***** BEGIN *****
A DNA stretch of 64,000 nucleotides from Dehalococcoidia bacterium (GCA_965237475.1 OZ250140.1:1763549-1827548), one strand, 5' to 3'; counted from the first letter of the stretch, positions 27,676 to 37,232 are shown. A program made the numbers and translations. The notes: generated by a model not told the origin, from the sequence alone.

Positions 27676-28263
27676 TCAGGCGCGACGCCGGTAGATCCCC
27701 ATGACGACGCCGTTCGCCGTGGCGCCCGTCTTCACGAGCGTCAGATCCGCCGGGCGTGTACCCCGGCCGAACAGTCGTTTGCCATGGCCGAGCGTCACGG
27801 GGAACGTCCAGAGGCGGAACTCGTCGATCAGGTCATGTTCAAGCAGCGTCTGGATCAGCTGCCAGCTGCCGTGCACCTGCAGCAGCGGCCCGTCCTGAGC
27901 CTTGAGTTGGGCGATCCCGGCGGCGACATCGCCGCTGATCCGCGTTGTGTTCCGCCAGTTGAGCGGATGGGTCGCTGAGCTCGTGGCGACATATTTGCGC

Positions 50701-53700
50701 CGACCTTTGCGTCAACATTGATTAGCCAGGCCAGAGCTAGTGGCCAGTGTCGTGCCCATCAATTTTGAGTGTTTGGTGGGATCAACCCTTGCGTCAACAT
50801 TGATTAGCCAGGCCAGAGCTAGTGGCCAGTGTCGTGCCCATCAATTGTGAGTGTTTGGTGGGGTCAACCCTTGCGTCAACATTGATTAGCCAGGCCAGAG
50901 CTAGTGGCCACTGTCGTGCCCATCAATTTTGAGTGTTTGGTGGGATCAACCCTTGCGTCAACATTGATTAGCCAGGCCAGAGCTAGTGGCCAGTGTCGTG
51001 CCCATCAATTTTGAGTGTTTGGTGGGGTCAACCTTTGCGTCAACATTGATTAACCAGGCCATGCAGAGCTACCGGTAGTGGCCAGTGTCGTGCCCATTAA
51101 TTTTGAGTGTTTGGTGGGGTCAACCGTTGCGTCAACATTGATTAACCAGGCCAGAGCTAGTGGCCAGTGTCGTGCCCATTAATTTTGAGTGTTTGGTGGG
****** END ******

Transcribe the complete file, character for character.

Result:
A DNA stretch of 64,000 nucleotides from Dehalococcoidia bacterium (GCA_965237475.1 OZ250140.1:1763549-1827548), one strand, 5' to 3'; counted from the first letter of the stretch, positions 27,676 to 37,232 are shown. A program made the numbers and translations. The notes: generated by a model not told the origin, from the sequence alone.

Positions 27676-28263
27676 TCAGGCGCGACGCCGGTAGATCCCC
27701 ATGACGACGCCGTTCGCCGTGGCGCCCGTCTTCACGAGCGTCAGATCCGCCGGGCGTGTACCCCGGCCGAACAGTCGTTTGCCATGGCCGAGCGTCACGG
27801 GGAACGTCCAGAGGCGGAACTCGTCGATCAGGTCATGTTCAAGCAGCGTCTGGATCAGCTGCCAGCTGCCGTGCACCTGCAGCAGCGGCCCGTCCTGAGC
27901 CTTGAGTTGGGCGATCCCGGCGGCGACATCGCCGCTGATCCGCGTTGTGTTCCGCCAGTTGAGCGGATGGGTCGCTGAGCTCGTGGCGACATATTTGCGC

Positions 50701-53700
50701 CGACCTTTGCGTCAACATTGATTAGCCAGGCCAGAGCTAGTGGCCAGTGTCGTGCCCATCAATTTTGAGTGTTTGGTGGGATCAACCCTTGCGTCAACAT
50801 TGATTAGCCAGGCCAGAGCTAGTGGCCAGTGTCGTGCCCATCAATTGTGAGTGTTTGGTGGGGTCAACCCTTGCGTCAACATTGATTAGCCAGGCCAGAG
50901 CTAGTGGCCACTGTCGTGCCCATCAATTTTGAGTGTTTGGTGGGATCAACCCTTGCGTCAACATTGATTAGCCAGGCCAGAGCTAGTGGCCAGTGTCGTG
51001 CCCATCAATTTTGAGTGTTTGGTGGGGTCAACCTTTGCGTCAACATTGATTAACCAGGCCATGCAGAGCTACCGGTAGTGGCCAGTGTCGTGCCCATTAA
51101 TTTTGAGTGTTTGGTGGGGTCAACCGTTGCGTCAACATTGATTAACCAGGCCAGAGCTAGTGGCCAGTGTCGTGCCCATTAATTTTGAGTGTTTGGTGGG